Colonial Pipeline Attack: Getting to the Root Cause
A recent article provides an excellent analysis of the Colonial Pipeline ransomware attack. Underlying the analysis is that, absent the use of public-key infrastructure (PKI), none of these attacks would have happened. More worrisome is that virtually every recently breached entity (and virtually every enterprise worldwide) uses PKI as the backbone of its cybersecurity system.
The asymmetric key infrastructure in PKI has become the primary vulnerability in our cybersecurity threat surface. It is the first point of penetration in most successful attacks. This infrastructure has essential components that we are incapable of protecting to the degree required and have become easy to exploit.
Chief among these is the private key we must protect, store and keep secret. If this key is acquired by an attacker, they gain access to our networks. Not only are these keys stored, but they are typically durable. Workarounds like multifactor authentication and out-of-band authentication are a recognition of this weakness, but they are limited and don’t work well when there are tens or hundreds of thousands of endpoints in constant need of authentication.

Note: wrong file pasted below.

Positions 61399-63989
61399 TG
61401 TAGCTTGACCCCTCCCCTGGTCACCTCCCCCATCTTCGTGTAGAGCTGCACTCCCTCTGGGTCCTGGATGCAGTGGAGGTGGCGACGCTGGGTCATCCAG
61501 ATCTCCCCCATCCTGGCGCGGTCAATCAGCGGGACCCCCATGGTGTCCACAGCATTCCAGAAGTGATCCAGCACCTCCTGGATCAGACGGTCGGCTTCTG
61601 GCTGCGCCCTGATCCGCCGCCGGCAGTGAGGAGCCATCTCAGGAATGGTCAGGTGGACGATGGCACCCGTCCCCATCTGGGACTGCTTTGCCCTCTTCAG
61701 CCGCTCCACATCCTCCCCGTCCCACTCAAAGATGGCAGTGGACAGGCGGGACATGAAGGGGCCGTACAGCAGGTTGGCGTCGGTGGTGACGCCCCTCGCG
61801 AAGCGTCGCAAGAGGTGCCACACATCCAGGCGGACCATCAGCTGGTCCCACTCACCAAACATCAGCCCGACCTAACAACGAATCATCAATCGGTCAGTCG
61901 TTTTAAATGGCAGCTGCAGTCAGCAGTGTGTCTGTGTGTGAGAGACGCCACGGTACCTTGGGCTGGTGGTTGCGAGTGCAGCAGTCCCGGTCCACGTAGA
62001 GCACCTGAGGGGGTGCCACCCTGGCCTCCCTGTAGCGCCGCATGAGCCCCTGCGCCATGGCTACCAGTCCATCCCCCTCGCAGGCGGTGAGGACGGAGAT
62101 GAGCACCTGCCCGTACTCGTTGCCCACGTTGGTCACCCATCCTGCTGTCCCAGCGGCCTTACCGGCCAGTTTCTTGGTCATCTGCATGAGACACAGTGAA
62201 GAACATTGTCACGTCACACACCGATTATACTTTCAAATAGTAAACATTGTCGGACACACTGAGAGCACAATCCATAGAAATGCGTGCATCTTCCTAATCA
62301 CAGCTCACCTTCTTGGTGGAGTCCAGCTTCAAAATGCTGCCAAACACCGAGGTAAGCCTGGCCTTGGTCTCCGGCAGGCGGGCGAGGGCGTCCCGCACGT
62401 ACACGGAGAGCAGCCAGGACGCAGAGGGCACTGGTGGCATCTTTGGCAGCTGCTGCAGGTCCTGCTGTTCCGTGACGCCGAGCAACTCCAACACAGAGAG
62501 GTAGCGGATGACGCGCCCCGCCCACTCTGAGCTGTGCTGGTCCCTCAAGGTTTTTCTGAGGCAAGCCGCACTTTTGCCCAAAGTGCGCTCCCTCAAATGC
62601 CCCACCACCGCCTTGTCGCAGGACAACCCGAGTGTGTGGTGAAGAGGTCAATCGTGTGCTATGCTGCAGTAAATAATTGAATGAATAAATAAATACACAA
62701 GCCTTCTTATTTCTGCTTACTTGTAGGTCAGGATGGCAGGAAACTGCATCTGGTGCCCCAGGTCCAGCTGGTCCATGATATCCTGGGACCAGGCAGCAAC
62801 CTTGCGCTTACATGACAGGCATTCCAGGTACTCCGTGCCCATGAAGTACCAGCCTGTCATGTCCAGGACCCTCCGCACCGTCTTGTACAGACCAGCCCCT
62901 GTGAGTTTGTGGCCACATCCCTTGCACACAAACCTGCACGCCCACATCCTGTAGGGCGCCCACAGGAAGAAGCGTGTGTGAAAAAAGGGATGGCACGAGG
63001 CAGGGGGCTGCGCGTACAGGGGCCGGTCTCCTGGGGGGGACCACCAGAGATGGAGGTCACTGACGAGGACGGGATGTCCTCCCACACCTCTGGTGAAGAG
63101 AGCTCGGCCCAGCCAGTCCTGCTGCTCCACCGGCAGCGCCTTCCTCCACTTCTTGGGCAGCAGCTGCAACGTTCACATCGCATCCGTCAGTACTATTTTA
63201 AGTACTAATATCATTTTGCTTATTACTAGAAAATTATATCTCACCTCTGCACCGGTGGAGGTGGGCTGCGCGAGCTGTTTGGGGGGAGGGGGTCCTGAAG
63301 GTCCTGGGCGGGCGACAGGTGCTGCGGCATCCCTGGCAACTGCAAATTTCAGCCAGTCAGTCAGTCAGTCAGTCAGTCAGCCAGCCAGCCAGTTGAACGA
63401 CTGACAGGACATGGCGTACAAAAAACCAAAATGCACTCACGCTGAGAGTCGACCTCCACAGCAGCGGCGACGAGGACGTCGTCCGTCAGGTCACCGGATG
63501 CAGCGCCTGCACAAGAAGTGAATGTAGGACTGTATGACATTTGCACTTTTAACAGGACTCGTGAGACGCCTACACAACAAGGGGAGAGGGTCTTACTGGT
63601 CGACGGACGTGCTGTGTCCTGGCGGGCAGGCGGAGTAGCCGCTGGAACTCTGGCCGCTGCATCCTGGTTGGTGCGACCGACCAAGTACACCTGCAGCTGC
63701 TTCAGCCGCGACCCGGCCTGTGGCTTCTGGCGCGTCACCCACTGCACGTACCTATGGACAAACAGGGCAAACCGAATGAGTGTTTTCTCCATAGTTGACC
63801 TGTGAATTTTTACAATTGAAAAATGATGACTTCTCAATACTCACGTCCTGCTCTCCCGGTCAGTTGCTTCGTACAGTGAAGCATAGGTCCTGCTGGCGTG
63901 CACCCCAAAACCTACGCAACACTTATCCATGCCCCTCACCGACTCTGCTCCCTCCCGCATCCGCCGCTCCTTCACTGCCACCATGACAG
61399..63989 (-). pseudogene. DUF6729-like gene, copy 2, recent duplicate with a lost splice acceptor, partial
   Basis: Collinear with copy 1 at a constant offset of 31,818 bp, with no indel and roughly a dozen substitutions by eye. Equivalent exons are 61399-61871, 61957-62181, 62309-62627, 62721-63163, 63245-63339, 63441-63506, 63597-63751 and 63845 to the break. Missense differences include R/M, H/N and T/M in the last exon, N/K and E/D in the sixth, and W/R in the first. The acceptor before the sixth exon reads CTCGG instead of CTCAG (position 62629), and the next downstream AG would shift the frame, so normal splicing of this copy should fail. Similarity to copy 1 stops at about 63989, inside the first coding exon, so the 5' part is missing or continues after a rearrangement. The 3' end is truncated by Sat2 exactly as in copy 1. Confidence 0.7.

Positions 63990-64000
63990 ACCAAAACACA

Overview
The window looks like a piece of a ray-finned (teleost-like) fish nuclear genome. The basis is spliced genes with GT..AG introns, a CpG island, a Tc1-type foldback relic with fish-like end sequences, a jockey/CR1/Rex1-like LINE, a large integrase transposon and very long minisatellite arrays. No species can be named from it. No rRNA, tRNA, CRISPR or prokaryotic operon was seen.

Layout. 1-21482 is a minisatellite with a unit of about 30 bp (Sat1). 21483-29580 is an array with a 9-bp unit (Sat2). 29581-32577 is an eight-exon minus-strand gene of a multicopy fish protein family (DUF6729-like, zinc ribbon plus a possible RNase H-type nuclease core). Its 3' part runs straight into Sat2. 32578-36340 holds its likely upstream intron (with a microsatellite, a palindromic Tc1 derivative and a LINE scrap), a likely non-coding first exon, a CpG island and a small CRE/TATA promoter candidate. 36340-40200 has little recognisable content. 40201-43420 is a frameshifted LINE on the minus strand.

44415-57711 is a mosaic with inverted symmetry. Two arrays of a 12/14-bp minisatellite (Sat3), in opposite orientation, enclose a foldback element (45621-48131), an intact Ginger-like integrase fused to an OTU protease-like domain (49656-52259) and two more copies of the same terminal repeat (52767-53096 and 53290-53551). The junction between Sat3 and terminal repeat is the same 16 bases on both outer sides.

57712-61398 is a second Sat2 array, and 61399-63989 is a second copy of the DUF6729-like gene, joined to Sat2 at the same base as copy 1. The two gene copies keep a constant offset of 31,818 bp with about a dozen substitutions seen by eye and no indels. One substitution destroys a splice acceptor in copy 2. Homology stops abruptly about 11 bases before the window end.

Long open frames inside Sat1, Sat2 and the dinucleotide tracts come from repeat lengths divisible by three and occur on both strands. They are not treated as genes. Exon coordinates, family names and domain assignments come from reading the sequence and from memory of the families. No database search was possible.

PKI originated in 1974 and became the foundation of the RSA Corporation. The patents and the efficacy of the concept for securing a network have both long since expired. At the time of PKI’s creation, there was no Internet, no cell phones and no need for cybersecurity.
The use to which PKI is being put today was not and could not be envisioned at the time of its creation.
PKI has become a double-edged sword with the sharper edge being wielded by the attackers. Until it is removed and replaced, the attackers will continue to dominate the cyber landscape.